Case details

Scooter rider: Driver’s failure to stop for stop sign caused crash





Result type

Not present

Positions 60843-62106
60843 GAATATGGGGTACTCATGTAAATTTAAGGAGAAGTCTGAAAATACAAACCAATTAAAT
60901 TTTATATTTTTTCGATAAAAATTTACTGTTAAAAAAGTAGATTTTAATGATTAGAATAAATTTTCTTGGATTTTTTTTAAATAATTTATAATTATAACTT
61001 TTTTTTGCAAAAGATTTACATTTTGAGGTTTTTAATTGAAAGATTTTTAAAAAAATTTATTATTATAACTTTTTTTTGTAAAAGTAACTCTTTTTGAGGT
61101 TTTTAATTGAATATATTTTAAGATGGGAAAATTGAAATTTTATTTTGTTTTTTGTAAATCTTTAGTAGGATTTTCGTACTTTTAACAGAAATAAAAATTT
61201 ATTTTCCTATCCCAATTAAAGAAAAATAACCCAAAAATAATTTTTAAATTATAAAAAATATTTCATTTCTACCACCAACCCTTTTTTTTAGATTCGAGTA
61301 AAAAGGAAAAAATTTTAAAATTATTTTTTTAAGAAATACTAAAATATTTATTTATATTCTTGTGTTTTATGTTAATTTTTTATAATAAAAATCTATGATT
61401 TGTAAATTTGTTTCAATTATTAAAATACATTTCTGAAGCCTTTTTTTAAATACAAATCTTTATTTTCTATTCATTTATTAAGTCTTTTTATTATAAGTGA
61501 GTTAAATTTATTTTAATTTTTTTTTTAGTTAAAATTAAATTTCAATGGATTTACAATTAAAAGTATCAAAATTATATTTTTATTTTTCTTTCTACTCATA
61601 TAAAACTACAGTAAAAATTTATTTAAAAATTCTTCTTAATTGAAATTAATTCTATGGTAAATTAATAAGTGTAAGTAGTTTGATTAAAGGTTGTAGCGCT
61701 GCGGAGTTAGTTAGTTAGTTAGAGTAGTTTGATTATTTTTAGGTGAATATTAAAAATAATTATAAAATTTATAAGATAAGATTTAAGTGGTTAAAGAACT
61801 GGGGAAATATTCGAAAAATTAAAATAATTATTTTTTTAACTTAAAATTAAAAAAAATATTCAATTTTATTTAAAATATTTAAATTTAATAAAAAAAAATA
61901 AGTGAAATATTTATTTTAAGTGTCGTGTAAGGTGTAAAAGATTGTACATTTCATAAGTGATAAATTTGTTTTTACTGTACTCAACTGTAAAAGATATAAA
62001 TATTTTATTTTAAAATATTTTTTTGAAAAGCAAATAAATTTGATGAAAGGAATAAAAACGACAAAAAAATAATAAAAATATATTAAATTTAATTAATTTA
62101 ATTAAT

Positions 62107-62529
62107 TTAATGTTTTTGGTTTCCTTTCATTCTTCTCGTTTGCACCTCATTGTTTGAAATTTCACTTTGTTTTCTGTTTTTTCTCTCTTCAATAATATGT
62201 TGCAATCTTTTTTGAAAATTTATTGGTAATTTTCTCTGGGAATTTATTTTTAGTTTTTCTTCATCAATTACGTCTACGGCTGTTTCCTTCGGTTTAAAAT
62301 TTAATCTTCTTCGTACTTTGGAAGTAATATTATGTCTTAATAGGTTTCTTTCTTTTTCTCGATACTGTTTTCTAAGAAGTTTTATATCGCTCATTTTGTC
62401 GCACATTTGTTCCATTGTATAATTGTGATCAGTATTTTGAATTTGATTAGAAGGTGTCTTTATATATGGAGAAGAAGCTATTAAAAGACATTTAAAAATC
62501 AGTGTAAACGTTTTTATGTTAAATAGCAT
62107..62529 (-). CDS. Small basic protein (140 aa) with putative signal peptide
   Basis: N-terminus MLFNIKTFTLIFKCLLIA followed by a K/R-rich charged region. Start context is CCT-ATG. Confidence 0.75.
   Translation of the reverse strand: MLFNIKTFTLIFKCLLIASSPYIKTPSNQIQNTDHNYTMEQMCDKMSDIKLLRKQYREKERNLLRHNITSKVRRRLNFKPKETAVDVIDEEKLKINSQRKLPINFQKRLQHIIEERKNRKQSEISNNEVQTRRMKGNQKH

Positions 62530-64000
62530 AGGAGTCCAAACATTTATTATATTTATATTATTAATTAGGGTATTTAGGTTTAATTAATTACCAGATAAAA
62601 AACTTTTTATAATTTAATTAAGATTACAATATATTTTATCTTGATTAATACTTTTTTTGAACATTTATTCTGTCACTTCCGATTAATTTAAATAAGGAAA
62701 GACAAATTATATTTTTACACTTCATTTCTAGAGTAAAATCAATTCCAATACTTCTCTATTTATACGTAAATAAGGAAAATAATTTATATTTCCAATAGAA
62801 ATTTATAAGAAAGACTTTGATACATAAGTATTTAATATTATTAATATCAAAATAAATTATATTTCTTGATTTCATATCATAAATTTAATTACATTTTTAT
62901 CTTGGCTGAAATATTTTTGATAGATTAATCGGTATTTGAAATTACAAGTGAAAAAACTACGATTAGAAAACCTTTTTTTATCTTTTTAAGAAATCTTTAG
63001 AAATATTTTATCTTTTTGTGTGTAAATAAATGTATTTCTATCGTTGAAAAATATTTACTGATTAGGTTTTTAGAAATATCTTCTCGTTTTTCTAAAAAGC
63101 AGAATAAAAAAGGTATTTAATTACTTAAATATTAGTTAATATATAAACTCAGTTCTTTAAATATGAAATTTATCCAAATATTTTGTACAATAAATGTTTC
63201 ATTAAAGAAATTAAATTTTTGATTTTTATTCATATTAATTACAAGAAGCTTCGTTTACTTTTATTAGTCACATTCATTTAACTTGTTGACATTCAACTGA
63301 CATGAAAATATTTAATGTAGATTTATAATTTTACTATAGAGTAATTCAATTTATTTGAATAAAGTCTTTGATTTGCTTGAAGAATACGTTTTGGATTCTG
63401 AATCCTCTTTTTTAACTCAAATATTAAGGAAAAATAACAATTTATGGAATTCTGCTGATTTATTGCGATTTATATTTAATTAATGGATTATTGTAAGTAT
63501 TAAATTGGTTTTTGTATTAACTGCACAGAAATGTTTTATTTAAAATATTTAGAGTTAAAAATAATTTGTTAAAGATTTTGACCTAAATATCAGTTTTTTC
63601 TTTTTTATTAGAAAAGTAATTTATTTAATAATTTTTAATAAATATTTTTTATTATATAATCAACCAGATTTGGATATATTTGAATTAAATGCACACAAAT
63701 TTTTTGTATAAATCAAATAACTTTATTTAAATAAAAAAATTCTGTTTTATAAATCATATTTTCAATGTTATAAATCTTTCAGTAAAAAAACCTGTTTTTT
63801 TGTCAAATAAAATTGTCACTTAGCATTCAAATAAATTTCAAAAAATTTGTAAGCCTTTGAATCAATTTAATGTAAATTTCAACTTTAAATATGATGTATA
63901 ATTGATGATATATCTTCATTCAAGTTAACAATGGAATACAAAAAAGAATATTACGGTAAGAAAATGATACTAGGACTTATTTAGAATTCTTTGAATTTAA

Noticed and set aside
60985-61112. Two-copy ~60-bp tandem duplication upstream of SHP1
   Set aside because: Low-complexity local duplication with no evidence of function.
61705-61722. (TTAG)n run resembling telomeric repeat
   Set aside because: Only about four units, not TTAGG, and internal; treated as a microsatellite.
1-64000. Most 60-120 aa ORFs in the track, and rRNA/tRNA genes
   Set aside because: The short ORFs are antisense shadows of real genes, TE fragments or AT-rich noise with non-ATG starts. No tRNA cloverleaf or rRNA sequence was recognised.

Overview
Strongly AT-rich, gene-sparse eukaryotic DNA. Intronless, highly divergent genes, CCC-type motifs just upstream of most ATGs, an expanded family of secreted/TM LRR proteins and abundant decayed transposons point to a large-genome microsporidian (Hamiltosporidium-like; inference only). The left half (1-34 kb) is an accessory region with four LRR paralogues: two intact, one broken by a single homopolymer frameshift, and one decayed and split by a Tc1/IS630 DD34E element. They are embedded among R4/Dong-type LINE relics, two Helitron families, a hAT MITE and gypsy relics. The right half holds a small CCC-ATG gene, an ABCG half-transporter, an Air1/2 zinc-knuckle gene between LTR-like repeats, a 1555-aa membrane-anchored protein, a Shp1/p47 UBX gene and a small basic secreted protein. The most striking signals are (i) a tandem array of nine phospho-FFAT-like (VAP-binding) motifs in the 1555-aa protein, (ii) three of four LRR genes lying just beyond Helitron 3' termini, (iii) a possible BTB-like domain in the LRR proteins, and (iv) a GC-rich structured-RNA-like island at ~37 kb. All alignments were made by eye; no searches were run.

arm, brain, brain injury, dental, face, fracture, fractures face, hand, knee, laceration, left leg, leg, mouth, nose, tooth loss, traumatic brain injury, unconscious at the scene, wrist